The procedural part again, needs a thorough discussion. How to deal with a child who may have been victimized by his/her own parent or family member/s? How to rescue the children from institutional victimization if the children are in children’s home? What is the legal procedure for the same? What is the role of Child welfare committee in this regard? How should the Juvenile Justice board deal with the child in conflict with law who may have been involved in sexual abuse of another child? How should Therapeutic Jurisprudential principles used by the courts to deal with child sexual abuse cases? This book deals with these issues. Further, POCSO Act does not specifically mention about categorization of bailable or non-bailable offences. This book throws light on this issue. It shows that the punishment for certain offences is restricted to less than three years. Such cases must be considered as bailable relying on the Part II of the 1st Schedule (classification of offences against other laws) of CrPc One; on the other hand, when the punishment increases from three years to more than three years, such offences must be considered as non-cognizable.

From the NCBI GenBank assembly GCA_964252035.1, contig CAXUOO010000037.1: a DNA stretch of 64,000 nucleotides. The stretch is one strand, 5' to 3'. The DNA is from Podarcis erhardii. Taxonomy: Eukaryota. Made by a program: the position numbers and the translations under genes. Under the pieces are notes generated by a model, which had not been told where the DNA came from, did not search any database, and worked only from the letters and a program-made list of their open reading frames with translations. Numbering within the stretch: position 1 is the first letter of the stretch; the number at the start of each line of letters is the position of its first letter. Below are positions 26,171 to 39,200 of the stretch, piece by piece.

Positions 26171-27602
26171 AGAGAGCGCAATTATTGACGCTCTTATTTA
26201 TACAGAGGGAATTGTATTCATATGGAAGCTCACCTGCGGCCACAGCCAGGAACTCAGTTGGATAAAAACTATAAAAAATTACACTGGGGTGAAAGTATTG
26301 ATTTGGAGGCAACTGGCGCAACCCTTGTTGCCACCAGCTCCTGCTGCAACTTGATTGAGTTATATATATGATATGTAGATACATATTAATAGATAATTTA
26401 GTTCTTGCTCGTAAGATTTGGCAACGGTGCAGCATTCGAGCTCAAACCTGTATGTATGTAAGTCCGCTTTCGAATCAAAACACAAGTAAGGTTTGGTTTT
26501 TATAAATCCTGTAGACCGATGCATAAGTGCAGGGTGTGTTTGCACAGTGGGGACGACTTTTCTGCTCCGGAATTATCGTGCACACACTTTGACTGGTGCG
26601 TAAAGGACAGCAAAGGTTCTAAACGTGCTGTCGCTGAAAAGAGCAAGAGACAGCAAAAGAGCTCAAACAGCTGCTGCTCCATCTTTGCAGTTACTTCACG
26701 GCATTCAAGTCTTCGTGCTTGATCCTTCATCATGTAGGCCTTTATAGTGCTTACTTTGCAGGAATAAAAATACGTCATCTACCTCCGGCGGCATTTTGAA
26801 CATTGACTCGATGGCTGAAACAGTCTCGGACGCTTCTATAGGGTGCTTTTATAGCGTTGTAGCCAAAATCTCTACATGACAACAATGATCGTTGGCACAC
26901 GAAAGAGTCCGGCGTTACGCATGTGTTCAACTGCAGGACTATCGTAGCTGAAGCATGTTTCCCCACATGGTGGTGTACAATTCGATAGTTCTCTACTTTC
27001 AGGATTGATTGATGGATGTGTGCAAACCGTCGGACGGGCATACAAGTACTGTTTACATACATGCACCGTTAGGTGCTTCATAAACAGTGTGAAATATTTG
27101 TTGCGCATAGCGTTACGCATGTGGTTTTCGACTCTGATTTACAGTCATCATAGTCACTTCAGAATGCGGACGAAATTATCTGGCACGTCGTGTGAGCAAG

One of the unique issues that this book deals with is unique communication method between the child victim and the parents and the criminal justice machinery including the lawyers, judges and other concerned care givers: the author has researched on the development of dance mudras as specific body language which may be used as communicating mechanism to convey about sexual victimization of the children. This book suggests that such kinds of unique communication methods should be researched and used for dealing with cases of child sexual abuses.
The book would be helpful for practitioners, researchers, students and activists who are working to prevent child sexual abuse in any form, penology and Victimology on child rights and the violation of the same and Therapeutic jurisprudence. This book will also necessarily be helpful to understand about cyber sexual offences targeting children, penology and rehabilitation mechanism of the victims as well as the offenders (especially juveniles).
© Dr Debarati Halder